‘Shylock’ malware joins the list of malicious programs enhancing their defenses to avoid lab analysis.
Like any other group of businessman, cybercriminals want to protect their investments.
In the case of malware, that means avoiding research and analysis. The author of the financial malware platform known as Shylock has added a new mechanism to identify and avoid remote desktop environments commonly used by researchers when analyzing malware. Suspected malware samples are collected for analysis and placed onto machines that are isolated in an operations center (“lab”), Rather than sitting in front of a rack of physical machines in a cold basement lab, researchers use remote desktop connections to study malware from the convenience of their offices. It is this human lazyness/weakness that Shylock exploits.. Advanced malware are now capable of detecting remote desktop environments to evade researchers.
The Shylock “dropper” does this by feeding invalid data into a particular routine and then watching the error code that gets returned. It uses this return code to differentiate between normal desktops and lab environments. When executed from a remote desktop session, the return code will be different and the malware will not install.
The dropper dynamically loads Winscard.dll and calls the functionSCardForgetReaderGroupA(0, 0). The malware proceeds as expected only if the return value is either 0x80100011 (SCARD_E_INVALID_VALUE) or 0x2 (ERROR_FILE_NOT_FOUND). When the dropper is executed locally the return value is 0x80100011, but when it is executed from a remote desktop session the return value is 0x80100004 (SCARD_E_INVALID_PARAMETER).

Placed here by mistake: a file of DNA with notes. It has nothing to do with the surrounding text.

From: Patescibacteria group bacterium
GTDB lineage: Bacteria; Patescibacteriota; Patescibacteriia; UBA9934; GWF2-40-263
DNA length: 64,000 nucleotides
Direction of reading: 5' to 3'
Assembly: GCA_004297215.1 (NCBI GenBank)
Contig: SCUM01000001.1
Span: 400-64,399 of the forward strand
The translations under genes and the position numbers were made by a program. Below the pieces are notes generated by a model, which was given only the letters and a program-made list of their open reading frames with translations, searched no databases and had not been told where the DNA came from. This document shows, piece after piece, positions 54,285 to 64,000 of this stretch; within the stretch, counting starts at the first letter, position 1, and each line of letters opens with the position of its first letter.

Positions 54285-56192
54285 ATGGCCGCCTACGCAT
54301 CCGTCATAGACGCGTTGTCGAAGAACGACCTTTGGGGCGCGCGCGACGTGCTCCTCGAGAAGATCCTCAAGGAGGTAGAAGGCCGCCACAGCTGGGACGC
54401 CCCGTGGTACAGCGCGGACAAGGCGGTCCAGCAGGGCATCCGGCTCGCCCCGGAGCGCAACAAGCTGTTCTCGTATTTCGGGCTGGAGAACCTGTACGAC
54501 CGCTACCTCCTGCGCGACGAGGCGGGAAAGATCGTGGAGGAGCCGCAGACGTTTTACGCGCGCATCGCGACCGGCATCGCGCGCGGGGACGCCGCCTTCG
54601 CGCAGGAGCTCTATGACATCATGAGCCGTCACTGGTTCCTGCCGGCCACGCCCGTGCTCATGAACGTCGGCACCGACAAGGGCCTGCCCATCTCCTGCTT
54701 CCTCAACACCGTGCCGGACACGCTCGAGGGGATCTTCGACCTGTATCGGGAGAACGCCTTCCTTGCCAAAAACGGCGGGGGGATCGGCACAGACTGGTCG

Malware authors are continuously developing techniques to evade sandboxes used for analysis. There are many virtual environments that are detected by malware these days. In fact, just recently Symantec spotted two new techniques added to the list of techniques used by malware to evade sandboxes — monitoring of mouse movement and monitoring for code to lay dormant for five minutes before execution.
“Avoiding remote desktop sessions can, indeed, work to accomplish the same purpose,” -Symantec. “At the end of the day, malware authors realize that organizations use automated techniques in order to determine the capabilities of malware. By investing development time to circumvent sandboxes, they are trying to buy themselves some time before they get detected.” -Symantec
At the super Black Hat security conference this year, researchers presented techniques they said could make malware analysis impossible by designing malware that can’t execute correctly on any environment other than the one originally affected.
In the coming year, those types of techniques will become more common. Malware will be more dedicated and will attack only computers with a specific configuration. The ability of malware to avoid analysis will improve in the new year.